The Canadian resort town of Banff was founded in the late 1880s as a retreat for the rich, so it’s no surprise that you can spend a small fortune in this hot spring haven. Still, with a little planning, a trip to the birthplace of Canada’s national park system can most certainly be affordable. Here’s how:Where to Stay: Keep It Simple
If you plan to spend your day out and about anyway and don't need the bells and whistles, Banff has several hostels that might fit the bill. The Banff Y Mountain Lodge has 31 en-suite rooms, 12 rooms with shared baths, and 86 bunks in dorm rooms, with rooms with private baths starting from 109 CAD in high season. For even more savings, there's a large communal kitchen where you can prepare your own meals. Samesun Backpacker Hostel (70 CAD), which tends to attract younger crowds and the young at heart, offers a free breakfast of pancakes, orange slices, toast, juice, and coffee.
Or, for the best deal, get in touch with nature and set up camp at one of Parks Canada's three campgrounds. Within these, we recommend Tunnel Mountain, which encompasses three areas: Tunnel Mountain Village 1, Tunnel Mountain Village II, and Tunnel Mountain Trailer. They're all an easy hike to Banff, saving you additional travel time. Camp fees range from 27 to 38 CAD, and you’ll need to provide your own tent or RV.
Where to Eat: Chow Down at Pubs
Dining in Banff is where it can get rather expensive -- expect to pay at least $20 per dinner entree at most establishments, unless you stick to the sports bars and pubs. If meals are where you'd like to save, Beaver Bar, located on the first floor of the Samesun Backpacker Hostel, serves a 6.50 CAD nightly dinner special; Sunday’s roast with mashed potatoes and Thursday’s pulled pork sandwich with fries are just two examples. You might also find some live entertainment there: Wednesday, Thursday, and Saturday are, respectively, trivia, open mic, and karaoke nights.
Slightly more refined meals at Elk & Oarsman Pub & Grill are also a little pricier, but the pub runs a few specials during the weekdays. On Mondays, you can order any burger, typically 15 CAD, for 12 (with 1 CAD going toward a local charity). A six-ounce Angus beef steak sandwich with fries is yours for 8 CAD on Tuesdays, and a half rack of baby backs is just 13 CAD on Thursdays. Finally, on elk nights on Wednesdays, you can sample an elk burger for 10 CAD or elk poutine -- a plate of fries smothered in gravy, slow braised elk, and cheese curds -- for 10 CAD.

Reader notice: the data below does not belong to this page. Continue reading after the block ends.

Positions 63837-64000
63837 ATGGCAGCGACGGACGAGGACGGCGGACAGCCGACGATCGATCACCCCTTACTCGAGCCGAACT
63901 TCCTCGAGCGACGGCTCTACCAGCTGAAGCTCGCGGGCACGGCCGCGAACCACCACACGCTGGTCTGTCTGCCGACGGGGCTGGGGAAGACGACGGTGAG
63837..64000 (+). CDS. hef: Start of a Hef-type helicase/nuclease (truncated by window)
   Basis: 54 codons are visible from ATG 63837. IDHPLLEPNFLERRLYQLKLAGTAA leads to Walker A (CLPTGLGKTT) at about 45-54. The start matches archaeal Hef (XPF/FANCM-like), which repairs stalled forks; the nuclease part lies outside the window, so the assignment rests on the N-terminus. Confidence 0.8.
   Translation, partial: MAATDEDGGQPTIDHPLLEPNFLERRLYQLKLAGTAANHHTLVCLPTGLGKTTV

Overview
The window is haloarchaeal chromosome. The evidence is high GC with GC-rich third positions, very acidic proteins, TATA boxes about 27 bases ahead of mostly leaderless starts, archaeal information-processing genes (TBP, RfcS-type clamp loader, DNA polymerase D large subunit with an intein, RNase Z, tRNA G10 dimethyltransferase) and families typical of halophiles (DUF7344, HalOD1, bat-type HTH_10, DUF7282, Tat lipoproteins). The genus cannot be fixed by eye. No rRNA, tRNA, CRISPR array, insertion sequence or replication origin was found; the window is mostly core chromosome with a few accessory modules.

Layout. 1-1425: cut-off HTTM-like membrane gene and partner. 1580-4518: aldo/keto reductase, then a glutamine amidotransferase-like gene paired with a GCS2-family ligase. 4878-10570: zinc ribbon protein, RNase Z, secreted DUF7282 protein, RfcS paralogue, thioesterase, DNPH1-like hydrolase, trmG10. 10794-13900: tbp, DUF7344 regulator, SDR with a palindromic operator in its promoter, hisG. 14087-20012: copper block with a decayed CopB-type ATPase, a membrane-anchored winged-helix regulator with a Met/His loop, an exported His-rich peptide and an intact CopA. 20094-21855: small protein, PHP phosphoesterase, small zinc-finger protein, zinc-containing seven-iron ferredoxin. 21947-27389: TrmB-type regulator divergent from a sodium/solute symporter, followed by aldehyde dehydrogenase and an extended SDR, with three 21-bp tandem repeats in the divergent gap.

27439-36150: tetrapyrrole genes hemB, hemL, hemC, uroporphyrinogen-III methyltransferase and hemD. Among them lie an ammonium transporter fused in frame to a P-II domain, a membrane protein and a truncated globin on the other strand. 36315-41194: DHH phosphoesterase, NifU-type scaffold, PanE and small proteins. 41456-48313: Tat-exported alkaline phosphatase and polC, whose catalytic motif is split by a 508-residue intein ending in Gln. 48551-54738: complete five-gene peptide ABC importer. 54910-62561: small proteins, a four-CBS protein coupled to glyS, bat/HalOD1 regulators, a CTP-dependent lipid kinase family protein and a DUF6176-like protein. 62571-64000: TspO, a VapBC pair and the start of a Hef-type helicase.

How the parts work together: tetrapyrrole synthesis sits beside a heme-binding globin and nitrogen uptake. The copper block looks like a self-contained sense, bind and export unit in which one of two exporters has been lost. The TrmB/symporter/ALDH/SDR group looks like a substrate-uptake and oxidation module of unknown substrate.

When you tire of pub food, Balkan Restaurant dishes up authentic Greek food at comparatively reasonable prices. Order the gyro (15 CAD) or a pasta dish for an inexpensive meal. If you feel like a splurge, the vegetarian eatery Nourish Bistro is a great option. Try the King Kong noodles in a sweet coconut chili sauce (16 CAD for a half order, 24 CAD for a full order) or the 27-ingredient nachos (15 for a half order, 22 CAD for a full order).
What to Do: Explore Nature
Emerald lakes, white-capped mountains, glacial icefields, soothing hot springs, and lush forests draw more than 3 million visitors to Banff every year. At Banff National Park, a UNESCO World Heritage site, adults are charged a daily entrance fee of 9.80 CAD. But if you're traveling with family, a group pass at 19.60 CAD, for seven or more people in one vehicle, might make more sense -- fees for kids ages 6-16 are 4.90 CAD each. Planning to stay for a week or longer? Consider the annual pass, at 67.70 CAD for adults and 136.40 CAD for groups.
On the grounds, start with the Cave and Basin National Historic Site for views of the hot spring that put Banff on the map. You can even dip tired feet into the waters at Banff Upper Hot Springs for a modest additional charge (adults 7.30 CAD, groups 22.50 CAD). Then, area hikes take you into the heart of the Canadian Rockies. For an easier beginning, set out with Tunnel Mountain Trail or Bow Falls Trail. Or, strike out a little further and head twenty miles north of the resort town, where Lake Minnewanka’s trails offers incredible views and scenery. From there, Lake Louise is just a little further.
Driving the Icefields Parkway, which runs from Banff to Jasper, doesn’t cost anything but gas money. Pull over along the way to see the Columbia Icefield, a massive thick ice mass that most of the area's highest peaks surround. While tours that take you out on the Athabasca Glacier aren’t cheap -- around 50 CAD -- it may be an once-in-a-lifetime experience. Brewster, the company behind many of the area’s attractions, also offers an Ultimate Explorer package that includes the newly opened Glacier Skywalk, the Banff Gondola, and the Banff Lake Cruise for 110 CAD.